Florin vs Latin small letter F with Hook U+0192

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  • Most fonts don't contain the characters necessary to support African languages, and in such cases it is simply a currency symbol. If you want to support African languages I'd say you should supply separate glyphs using 'locl' since the glyph for the guilder isn't normally going to be appropriate to use as an alphabetic character.
  • John HudsonJohn Hudson Posts: 2,103
    I always design it as if it is the lowercase letter, even if only including it in a font for backwards compatibility with the codepage support for florin, i.e. I don't give it any special treatment as the currency mark, either in terms of slanted style or alignment with numerals, tabular spacing etc..

    Although the gilder is no longer an active currency, the florin symbol may still occur in documents, but the f-hook form of U+0192 is acceptable for this use, whereas stylised florin forms are not useful as the letter.

    Of course, to be useful as a letter, this character also needs its uppercase counterpart, and other diacritic letters used in the target languages. I take the view that any font I create might get extended to support any language, so even if I'm not supporting Ewe in a first release, I still design U+0192 as if it is the letter, since this will cause fewer problems later.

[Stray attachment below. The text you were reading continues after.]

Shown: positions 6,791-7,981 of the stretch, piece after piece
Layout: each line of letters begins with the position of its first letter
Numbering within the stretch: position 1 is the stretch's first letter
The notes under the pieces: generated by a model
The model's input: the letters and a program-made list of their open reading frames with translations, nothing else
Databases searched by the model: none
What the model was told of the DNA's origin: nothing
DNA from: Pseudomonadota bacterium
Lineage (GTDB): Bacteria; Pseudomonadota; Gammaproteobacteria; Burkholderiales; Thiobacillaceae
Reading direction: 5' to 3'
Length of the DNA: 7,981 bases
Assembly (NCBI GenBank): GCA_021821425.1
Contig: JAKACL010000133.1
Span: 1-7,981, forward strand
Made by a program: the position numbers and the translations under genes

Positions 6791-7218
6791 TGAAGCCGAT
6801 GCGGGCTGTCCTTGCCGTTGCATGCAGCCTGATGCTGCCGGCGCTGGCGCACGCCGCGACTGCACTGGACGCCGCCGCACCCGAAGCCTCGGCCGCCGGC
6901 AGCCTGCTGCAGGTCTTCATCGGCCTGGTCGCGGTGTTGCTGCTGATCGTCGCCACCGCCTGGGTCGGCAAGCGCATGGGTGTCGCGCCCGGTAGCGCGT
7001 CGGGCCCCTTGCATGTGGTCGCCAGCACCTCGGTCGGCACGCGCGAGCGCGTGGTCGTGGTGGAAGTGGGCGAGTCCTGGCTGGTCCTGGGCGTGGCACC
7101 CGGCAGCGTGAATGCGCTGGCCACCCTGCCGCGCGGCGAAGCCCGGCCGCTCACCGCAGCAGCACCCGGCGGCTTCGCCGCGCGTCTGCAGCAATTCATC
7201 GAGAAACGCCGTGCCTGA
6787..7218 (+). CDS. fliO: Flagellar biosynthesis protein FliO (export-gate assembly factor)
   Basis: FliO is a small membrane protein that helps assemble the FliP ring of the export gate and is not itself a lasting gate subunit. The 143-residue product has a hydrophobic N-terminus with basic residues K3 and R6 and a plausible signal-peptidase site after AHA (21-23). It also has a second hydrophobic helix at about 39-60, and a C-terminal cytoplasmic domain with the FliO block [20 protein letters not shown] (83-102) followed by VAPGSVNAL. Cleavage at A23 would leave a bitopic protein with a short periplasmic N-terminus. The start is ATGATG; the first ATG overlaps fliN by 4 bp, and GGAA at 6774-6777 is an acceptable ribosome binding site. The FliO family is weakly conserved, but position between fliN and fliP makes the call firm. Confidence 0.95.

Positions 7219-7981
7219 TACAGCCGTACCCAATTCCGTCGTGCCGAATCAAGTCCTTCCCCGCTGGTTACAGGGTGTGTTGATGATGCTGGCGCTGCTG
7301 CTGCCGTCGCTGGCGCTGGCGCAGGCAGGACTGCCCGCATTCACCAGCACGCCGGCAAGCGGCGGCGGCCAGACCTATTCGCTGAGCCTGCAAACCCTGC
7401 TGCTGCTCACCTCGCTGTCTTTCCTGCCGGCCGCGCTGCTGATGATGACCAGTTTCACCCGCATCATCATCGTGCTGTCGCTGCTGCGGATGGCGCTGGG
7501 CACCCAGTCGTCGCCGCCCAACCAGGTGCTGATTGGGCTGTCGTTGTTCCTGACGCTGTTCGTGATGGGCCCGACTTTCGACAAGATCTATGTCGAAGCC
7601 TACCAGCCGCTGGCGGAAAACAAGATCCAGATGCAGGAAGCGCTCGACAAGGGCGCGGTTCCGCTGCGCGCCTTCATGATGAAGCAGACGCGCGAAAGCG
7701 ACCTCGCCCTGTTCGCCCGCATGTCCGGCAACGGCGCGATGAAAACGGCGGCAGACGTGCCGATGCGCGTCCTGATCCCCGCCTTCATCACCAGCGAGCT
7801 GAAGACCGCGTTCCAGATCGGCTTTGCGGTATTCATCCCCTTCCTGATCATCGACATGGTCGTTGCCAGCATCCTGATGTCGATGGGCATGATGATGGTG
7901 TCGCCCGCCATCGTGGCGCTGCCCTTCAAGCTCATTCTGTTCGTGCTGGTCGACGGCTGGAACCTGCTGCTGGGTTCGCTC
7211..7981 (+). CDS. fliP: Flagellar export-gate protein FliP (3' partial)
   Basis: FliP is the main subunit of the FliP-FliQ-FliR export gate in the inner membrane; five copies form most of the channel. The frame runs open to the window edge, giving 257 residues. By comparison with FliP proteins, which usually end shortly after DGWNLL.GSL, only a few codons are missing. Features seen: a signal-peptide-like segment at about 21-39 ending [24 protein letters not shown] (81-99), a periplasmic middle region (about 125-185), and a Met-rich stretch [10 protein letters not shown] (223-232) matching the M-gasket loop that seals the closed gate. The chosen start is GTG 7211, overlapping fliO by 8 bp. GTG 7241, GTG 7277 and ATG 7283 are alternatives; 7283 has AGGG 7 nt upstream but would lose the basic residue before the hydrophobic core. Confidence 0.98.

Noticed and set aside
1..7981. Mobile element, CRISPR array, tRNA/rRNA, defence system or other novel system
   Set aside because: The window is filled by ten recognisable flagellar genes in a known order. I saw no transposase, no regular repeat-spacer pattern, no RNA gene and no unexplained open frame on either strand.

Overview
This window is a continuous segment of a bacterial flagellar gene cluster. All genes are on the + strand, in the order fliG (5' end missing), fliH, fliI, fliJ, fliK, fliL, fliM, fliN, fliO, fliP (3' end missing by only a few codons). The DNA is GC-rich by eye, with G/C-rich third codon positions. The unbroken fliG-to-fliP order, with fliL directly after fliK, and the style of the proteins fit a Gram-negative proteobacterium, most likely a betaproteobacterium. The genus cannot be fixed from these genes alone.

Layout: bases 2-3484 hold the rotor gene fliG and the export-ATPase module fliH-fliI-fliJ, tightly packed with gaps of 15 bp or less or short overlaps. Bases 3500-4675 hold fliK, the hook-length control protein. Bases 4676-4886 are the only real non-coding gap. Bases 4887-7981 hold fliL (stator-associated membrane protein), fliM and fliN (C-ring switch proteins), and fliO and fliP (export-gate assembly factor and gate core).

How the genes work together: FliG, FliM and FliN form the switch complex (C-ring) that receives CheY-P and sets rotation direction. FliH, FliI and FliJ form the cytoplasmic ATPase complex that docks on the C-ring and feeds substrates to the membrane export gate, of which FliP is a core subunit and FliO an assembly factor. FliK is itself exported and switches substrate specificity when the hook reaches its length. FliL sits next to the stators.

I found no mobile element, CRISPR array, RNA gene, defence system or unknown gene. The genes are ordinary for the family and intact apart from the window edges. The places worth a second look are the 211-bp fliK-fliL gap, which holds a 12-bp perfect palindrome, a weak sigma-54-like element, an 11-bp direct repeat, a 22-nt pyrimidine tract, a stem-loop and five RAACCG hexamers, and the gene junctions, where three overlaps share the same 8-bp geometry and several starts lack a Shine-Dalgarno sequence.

There's no really good way to support both forms in a font. Probably the least disruptive would be to make the letter form the default — since it is the more important to get right —, and have a florin version as a stylistic variant. I wouldn't try to handle either with a locl substitution.

    [On the subject of language-specific substitutions, though, note that if your italic font has a descending, hooked form of f as default, as is often the case for European languages, you will need a variant with either no descender or with a straight descender for Ewe, since f and f-hook are both used and need to be distinguished.]
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